Sunday, 22 May, 2022

A Parisian clinic breaks the taboo of TV advertising for medical procedures

A private clinic in Paris has just organized a campaign to

television advertisement for cosmetic surgery. The legislation is respected, but the council of the order of doctors is opposed to this practice.

From February 1 and for two weeks, French women will discover on television that they too can be beautiful… if they entrust their face and body to surgeons at the Clinique du Rond-Point des Champs-Elysées. The spot is not in the lace. It shows the sumptuous naked body of a young woman, while a voice-over explains that “surgery is also an art in the service of beauty”. An address and a telephone number then appear on the screen. End of message.

And while waiting for the month of February, the same clinic started yesterday evening on the three television channels a first campaign devoted to hair implants.

For the first time in the history of French medicine, a private clinic breaks the taboo and launches into the pure marketing of the medical act. A priori, however, the medical professions are strictly prohibited from advertising. Article 23 of the code of ethics of the council of the national order of doctors clearly indicates that medicine cannot be practiced as a trade and that those who come to consult are patients and not customers. However, the clinic and its advertising spot have passed all the checks and balances: that of the DGCCRF (General Directorate for Consumer Affairs, Competition and Fraud Prevention), that also of the Advertising Verification Office, and even, it seems, that of the Ministry of Health, which is careful not to intervene. “The clinic has taken advantage of the legal void that exists on this issue, since our code applies to doctors and not to clinic directors”, explains Olivier Dubois, the general secretary of the order of doctors. “I also wonder how the BVP was able to give a favorable opinion to this spot, when the word surgery is clearly pronounced there and that the office in question can in no way comment on the quality of the acts of this establishment.”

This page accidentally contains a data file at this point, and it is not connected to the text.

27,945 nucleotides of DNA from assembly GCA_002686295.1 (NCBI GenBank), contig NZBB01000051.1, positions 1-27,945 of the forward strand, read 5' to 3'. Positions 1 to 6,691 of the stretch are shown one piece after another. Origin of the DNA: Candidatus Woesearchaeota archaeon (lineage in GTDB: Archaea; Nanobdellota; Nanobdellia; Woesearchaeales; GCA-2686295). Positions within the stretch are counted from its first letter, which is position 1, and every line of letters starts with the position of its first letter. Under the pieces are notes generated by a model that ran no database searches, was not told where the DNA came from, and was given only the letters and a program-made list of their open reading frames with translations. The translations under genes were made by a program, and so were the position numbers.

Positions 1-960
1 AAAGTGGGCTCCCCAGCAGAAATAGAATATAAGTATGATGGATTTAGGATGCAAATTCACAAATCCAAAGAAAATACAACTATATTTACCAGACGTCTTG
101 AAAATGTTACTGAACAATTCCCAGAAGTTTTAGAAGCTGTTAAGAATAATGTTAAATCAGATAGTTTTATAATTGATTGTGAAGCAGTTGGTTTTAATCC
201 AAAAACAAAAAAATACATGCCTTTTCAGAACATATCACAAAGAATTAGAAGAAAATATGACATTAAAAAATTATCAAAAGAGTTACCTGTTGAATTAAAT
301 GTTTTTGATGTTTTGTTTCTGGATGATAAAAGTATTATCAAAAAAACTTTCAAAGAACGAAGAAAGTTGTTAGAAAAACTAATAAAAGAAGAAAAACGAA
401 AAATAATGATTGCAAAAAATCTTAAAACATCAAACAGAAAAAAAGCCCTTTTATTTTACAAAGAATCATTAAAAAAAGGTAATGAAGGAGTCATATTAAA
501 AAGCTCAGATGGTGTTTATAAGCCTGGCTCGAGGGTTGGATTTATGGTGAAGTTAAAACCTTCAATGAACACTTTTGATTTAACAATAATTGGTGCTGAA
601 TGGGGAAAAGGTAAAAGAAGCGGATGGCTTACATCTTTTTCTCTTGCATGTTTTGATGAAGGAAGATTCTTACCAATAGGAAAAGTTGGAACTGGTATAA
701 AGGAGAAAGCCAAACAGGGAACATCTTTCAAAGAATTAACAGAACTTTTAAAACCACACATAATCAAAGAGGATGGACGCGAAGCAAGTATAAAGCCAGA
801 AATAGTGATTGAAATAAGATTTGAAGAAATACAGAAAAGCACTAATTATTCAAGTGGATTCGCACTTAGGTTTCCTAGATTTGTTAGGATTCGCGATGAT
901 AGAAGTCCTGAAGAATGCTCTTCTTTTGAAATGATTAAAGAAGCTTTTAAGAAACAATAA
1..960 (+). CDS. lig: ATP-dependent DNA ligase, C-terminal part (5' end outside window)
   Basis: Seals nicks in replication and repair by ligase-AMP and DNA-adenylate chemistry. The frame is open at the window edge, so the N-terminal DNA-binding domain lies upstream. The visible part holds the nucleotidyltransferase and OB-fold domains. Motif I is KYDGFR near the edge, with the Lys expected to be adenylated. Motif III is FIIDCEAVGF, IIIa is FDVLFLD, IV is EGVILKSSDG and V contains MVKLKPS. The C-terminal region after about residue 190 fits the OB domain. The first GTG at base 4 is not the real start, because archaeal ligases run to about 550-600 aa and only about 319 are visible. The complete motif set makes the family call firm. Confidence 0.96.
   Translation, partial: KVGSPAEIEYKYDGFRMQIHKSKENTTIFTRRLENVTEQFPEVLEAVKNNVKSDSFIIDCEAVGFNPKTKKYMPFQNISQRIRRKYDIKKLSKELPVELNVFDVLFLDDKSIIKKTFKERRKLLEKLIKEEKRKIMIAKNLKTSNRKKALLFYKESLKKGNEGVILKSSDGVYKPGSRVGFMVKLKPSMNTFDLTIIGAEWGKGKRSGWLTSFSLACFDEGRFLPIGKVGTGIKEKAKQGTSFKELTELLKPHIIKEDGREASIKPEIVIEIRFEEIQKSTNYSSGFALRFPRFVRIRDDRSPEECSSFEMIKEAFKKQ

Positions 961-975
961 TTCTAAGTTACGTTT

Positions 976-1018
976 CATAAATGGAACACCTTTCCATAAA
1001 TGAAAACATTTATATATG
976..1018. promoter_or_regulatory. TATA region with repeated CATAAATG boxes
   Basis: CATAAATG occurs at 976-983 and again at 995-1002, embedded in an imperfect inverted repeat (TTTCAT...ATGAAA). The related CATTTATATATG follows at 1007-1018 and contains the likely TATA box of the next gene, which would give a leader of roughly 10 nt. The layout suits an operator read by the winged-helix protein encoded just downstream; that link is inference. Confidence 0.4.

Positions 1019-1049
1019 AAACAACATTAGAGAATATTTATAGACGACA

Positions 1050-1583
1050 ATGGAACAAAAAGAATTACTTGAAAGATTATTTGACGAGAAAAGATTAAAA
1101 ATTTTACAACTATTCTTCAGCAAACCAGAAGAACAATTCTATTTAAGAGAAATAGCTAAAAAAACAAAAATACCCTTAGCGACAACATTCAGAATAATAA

For the clinic that commissioned this campaign, the event is simply jubilant. First, because the establishment is a business like any other, incorporated as a limited liability company and as such it has every right to advertise. Aware of its impotence, the Council of the Order seized the Ministry of Health. A call that went unanswered.

The institution fears above all the excesses that could follow. First on the advertising level: if private medical establishments begin to assert their business vocation before their medical vocation, France could gradually move towards an American-style situation, where cosmetic surgeons use advertising as the essential vector for building up a clientele. In addition, when we know that in some cases hair implants or ear reattachments are acts reimbursed by Social Security, professionals are concerned: this trivialization of cosmetic surgery would be contrary to the imperatives of controlling the expenses of health.

Finally, the clinic’s mode of operation shows that its objectives are indeed those of a service company. The clinic is content to welcome professional surgeons who pay to use recently modernized premises and operate on patients. These in turn pay the practitioners on a fee-for-service basis. In addition, those in charge of the place have concluded an agreement with the BNP so that the bank grants loans to those who are in need of aesthetics.

Nathalie Bensahel